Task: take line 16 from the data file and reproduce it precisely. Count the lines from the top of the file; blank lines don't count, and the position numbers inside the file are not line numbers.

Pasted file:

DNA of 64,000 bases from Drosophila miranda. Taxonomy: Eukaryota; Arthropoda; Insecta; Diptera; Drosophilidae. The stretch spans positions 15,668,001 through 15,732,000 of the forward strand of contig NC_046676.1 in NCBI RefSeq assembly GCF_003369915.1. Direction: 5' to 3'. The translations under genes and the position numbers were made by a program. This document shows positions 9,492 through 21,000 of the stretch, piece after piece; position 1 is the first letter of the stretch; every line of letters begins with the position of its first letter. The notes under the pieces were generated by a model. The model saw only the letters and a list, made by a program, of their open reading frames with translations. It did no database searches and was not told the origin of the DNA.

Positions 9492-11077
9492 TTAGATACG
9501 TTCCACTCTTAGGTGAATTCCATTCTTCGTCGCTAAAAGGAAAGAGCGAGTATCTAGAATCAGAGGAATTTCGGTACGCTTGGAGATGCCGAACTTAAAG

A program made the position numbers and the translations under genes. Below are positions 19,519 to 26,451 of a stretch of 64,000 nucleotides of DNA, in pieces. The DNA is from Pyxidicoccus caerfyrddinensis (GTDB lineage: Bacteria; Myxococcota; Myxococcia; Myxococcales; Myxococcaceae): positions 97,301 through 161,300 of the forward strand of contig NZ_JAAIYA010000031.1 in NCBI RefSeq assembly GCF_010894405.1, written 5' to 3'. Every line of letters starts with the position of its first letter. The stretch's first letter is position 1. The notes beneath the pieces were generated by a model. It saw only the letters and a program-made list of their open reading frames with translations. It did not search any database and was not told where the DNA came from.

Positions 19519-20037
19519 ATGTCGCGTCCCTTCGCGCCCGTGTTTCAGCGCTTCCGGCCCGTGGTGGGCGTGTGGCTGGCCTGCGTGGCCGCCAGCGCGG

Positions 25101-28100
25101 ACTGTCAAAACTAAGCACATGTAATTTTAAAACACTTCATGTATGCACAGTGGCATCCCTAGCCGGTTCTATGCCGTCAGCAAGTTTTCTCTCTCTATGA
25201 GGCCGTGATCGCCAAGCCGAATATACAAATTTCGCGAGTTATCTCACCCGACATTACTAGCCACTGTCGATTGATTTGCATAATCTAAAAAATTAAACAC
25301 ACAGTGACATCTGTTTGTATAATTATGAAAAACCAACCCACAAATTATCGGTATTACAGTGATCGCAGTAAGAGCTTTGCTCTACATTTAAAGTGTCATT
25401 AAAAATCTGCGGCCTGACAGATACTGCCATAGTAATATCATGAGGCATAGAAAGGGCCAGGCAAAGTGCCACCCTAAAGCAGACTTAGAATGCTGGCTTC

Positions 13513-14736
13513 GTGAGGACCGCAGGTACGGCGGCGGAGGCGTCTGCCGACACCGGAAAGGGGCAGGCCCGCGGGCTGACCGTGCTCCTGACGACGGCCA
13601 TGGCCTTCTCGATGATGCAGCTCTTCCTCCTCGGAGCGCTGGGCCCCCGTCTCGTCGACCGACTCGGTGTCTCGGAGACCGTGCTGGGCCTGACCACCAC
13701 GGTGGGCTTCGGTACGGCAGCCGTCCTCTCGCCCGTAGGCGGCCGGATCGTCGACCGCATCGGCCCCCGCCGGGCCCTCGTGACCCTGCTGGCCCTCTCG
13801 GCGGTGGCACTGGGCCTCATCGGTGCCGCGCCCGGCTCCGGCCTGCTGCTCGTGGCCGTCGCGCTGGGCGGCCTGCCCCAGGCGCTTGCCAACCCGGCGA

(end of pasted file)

13701 GGTGGGCTTCGGTACGGCAGCCGTCCTCTCGCCCGTAGGCGGCCGGATCGTCGACCGCATCGGCCCCCGCCGGGCCCTCGTGACCCTGCTGGCCCTCTCG